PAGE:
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(p. 479) 21. US Predominance and the Search for a Post-Cold War Order 

(p. 479) 21. US Predominance and the Search for a Post-Cold War Order
Chapter:
(p. 479) 21. US Predominance and the Search for a Post-Cold War Order
Author(s):

John W. Young

and John Kent

DOI:
10.1093/hepl/9780199693061.003.0027
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date: 13 December 2019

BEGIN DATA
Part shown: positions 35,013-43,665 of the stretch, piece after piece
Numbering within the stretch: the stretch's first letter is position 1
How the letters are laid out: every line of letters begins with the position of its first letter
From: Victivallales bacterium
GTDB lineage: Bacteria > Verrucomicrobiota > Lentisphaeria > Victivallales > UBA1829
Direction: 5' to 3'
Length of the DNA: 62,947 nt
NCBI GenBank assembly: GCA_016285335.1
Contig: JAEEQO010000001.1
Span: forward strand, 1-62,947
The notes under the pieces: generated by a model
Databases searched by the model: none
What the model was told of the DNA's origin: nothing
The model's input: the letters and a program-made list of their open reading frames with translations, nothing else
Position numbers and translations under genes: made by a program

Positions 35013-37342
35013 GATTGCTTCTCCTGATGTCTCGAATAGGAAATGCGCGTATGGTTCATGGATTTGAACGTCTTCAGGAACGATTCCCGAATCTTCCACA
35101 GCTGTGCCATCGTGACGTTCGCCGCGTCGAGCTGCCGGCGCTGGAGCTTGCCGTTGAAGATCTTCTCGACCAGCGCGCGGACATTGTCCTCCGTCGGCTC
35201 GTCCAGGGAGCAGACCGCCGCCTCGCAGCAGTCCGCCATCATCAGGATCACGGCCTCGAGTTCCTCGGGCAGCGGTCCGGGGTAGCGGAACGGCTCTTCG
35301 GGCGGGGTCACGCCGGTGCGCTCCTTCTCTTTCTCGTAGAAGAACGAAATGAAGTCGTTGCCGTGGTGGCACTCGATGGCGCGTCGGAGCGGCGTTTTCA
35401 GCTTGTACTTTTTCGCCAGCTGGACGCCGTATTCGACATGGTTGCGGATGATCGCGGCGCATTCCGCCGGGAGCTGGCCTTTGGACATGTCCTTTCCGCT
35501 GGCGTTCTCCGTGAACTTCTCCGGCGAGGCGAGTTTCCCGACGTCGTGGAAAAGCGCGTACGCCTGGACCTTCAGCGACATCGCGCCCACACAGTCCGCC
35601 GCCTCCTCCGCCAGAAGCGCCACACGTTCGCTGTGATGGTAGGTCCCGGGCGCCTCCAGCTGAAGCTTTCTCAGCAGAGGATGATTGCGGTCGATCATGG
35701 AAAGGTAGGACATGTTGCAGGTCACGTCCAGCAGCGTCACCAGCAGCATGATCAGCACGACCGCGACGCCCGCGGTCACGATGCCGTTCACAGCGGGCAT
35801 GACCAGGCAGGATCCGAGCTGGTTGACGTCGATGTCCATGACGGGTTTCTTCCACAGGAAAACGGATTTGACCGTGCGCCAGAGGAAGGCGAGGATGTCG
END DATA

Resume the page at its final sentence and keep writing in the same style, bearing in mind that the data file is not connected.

This chapter focuses on the United States’s predominance and the search for order in the post-Cold War period. George H. W. Bush, who came to power in January 1989, concentrated on world affairs and had a series of foreign successes before the end of 1991. Bush’s cautious, pragmatic, orderly approach carried both advantages and disadvantages. On the one hand he escaped any major disasters abroad and avoided antagonizing the Soviet Union or rekindling the Cold War. On the other hand, he seemed to be undynamic and at the mercy of events — he failed to provide a sense of overall direction to US foreign policy once the Cold War ended. The chapter first considers US foreign policy in the 1990s before discussing the Gulf War of 1990–1991, US–Soviet relations in the 1990s, US policy towards the ‘rogue states’ during the time of Bill Clinton, and ‘humanitarian intervention’ in Somalia and Haiti.

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